5. Scott

    Inspiring and educational. Love it. Thank you Will!!!

  6. Joani

    Beautiful – thank you for sharing!!

  7. Laura

    Hi Will.

    This post is very helpful. And entertaining … with the coffee bit. But that makes a lot of sense; to get in the right frame of mind and a warm cup of coffee could be a key ingredient. Getting into the zone, as they say. Now, keeping my body from shaking from the cold I guess would be a bigger challenge. Thanks for the inspiration. Practicing something like this makes it come more naturally.

    1. Will Kemp

      So true Laura, finding a pace that works when you’re drawing is key. Especially when its of subjects that aren’t fast moving you can take the time to really see what you’re looking at.

  8. Adele gannon

    Hi Will
    Am interested in the pen brushes u use. I’ve enjoyed a number of your courses and have now moved from portraits of the human face to portrait of a fox, using acrylics. Would those brush pens b appropriate to add details such as eyes, mouth etc, on an acrylic painting?
    Many thanks

    1. Will Kemp

      Hey Adele, you could put some liquid acrylic into the Aquash brush pen. If you use the high flow acrylics from Golden the acrylic will already be in a more fluid form for the brushpen. You might need to add a touch of water, but it will be much stronger pigment load then if you diluted heavy body paints to the same consistency.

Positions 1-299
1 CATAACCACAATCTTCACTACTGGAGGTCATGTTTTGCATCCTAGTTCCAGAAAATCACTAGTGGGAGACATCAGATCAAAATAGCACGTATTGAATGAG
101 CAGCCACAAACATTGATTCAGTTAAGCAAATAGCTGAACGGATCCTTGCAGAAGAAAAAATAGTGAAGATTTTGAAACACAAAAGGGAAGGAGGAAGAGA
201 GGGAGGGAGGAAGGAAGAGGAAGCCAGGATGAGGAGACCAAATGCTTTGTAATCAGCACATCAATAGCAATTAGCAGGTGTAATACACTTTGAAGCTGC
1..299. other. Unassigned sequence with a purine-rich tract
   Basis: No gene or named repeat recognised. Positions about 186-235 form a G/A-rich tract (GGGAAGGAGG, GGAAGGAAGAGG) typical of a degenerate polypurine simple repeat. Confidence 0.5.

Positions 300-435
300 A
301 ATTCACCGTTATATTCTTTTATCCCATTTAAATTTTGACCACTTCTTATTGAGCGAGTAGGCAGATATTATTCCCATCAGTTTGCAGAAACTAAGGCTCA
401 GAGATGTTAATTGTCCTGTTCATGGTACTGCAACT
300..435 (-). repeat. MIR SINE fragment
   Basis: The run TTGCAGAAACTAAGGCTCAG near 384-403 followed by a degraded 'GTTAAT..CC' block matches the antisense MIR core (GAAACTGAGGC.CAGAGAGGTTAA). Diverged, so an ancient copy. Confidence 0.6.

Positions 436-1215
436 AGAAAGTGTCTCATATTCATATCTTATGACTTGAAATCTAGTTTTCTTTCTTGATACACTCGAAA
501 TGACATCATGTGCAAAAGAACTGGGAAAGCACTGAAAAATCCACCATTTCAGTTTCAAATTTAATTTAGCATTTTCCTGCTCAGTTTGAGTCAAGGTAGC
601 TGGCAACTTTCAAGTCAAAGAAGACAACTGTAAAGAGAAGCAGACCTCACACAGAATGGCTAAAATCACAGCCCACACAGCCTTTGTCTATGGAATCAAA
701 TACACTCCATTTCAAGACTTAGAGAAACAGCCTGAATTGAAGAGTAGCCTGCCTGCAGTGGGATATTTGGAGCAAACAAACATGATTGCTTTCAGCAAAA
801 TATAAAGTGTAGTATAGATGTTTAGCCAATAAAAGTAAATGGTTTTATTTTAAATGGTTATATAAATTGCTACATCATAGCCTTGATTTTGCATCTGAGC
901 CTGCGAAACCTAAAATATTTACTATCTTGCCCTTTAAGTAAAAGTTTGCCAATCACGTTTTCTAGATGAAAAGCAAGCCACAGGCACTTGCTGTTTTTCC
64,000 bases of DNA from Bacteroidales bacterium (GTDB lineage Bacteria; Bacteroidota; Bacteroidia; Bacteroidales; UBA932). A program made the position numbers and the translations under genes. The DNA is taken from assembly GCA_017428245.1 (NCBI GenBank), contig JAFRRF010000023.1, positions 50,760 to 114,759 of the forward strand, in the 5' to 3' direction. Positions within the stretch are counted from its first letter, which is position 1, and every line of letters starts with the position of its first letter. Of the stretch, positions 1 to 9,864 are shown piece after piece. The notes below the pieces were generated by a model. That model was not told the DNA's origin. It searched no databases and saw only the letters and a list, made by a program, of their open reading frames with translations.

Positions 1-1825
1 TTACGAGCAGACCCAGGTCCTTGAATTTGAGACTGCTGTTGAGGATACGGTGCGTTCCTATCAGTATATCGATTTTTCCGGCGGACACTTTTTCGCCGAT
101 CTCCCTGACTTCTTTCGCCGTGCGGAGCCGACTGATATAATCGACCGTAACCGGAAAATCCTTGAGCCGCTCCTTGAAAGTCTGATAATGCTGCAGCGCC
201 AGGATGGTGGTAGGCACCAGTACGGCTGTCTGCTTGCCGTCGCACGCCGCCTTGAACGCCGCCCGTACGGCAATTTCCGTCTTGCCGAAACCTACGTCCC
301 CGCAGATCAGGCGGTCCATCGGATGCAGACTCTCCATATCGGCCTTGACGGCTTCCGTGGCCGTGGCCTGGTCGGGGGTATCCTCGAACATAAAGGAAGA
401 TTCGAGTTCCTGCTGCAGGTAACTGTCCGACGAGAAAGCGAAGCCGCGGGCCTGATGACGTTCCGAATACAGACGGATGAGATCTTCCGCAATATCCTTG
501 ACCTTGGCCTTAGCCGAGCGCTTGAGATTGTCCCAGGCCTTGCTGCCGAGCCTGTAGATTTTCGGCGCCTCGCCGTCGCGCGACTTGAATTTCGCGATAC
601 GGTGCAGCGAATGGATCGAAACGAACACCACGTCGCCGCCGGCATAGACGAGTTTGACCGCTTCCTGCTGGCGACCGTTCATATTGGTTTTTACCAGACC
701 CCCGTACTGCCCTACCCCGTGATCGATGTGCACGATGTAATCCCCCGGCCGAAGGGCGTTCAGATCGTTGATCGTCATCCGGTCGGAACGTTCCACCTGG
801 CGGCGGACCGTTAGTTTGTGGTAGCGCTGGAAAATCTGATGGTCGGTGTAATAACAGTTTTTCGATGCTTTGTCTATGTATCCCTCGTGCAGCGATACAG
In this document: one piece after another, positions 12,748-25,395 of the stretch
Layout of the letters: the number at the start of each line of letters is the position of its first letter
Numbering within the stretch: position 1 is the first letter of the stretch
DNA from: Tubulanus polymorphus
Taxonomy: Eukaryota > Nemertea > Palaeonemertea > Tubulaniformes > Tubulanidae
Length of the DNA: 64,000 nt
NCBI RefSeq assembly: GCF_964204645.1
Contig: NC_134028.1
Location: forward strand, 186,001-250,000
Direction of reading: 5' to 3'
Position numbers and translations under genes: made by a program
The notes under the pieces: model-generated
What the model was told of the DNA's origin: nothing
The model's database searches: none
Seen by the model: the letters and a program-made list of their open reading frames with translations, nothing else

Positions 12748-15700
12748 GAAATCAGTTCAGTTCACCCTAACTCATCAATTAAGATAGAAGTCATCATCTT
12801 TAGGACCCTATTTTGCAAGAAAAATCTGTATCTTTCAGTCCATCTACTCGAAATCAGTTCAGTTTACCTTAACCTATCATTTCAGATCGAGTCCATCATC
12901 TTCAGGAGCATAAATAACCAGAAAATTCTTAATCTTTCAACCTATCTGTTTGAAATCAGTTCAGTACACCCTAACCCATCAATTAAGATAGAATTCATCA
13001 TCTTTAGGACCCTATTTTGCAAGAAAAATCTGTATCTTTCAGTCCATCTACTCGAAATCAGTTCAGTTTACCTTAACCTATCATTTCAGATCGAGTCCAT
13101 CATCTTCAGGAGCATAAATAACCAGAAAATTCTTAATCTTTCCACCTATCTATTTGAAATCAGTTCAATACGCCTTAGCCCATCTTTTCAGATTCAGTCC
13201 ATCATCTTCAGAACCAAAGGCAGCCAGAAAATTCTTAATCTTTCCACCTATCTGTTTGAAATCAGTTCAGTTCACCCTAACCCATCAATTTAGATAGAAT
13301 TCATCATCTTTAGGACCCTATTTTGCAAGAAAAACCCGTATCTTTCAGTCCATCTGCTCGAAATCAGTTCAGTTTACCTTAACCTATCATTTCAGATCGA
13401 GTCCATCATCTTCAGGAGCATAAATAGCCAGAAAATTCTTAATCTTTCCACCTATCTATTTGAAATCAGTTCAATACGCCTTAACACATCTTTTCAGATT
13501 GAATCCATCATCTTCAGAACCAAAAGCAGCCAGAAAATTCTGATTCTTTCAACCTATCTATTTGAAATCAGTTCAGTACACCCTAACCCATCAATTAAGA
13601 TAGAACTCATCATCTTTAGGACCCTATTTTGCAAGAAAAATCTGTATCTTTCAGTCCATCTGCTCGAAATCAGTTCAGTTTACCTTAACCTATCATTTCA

9. Grace Glover

    Love the real-time sketching / pleine air, Will, thanks! I hope you added the late arrivals walking the beach. And thanks also for the materials list. I may pick those up before I head to Vermont soon.


    1. Will Kemp

      Glad you enjoyed it Grace, have a wonderful trip to Vermont.

  10. C-Marie

    Thank you, Will!! And, the water brush pen usage was most interesting!!

    God bless, C-Marie

    1. Will Kemp

      Thanks C-Marie, yes, the waterbrush is such a useful sketching tool. Can be used as an impromptu watercolour brush, with watercolour pencils, or with pen and ink.

  11. Kb Brauer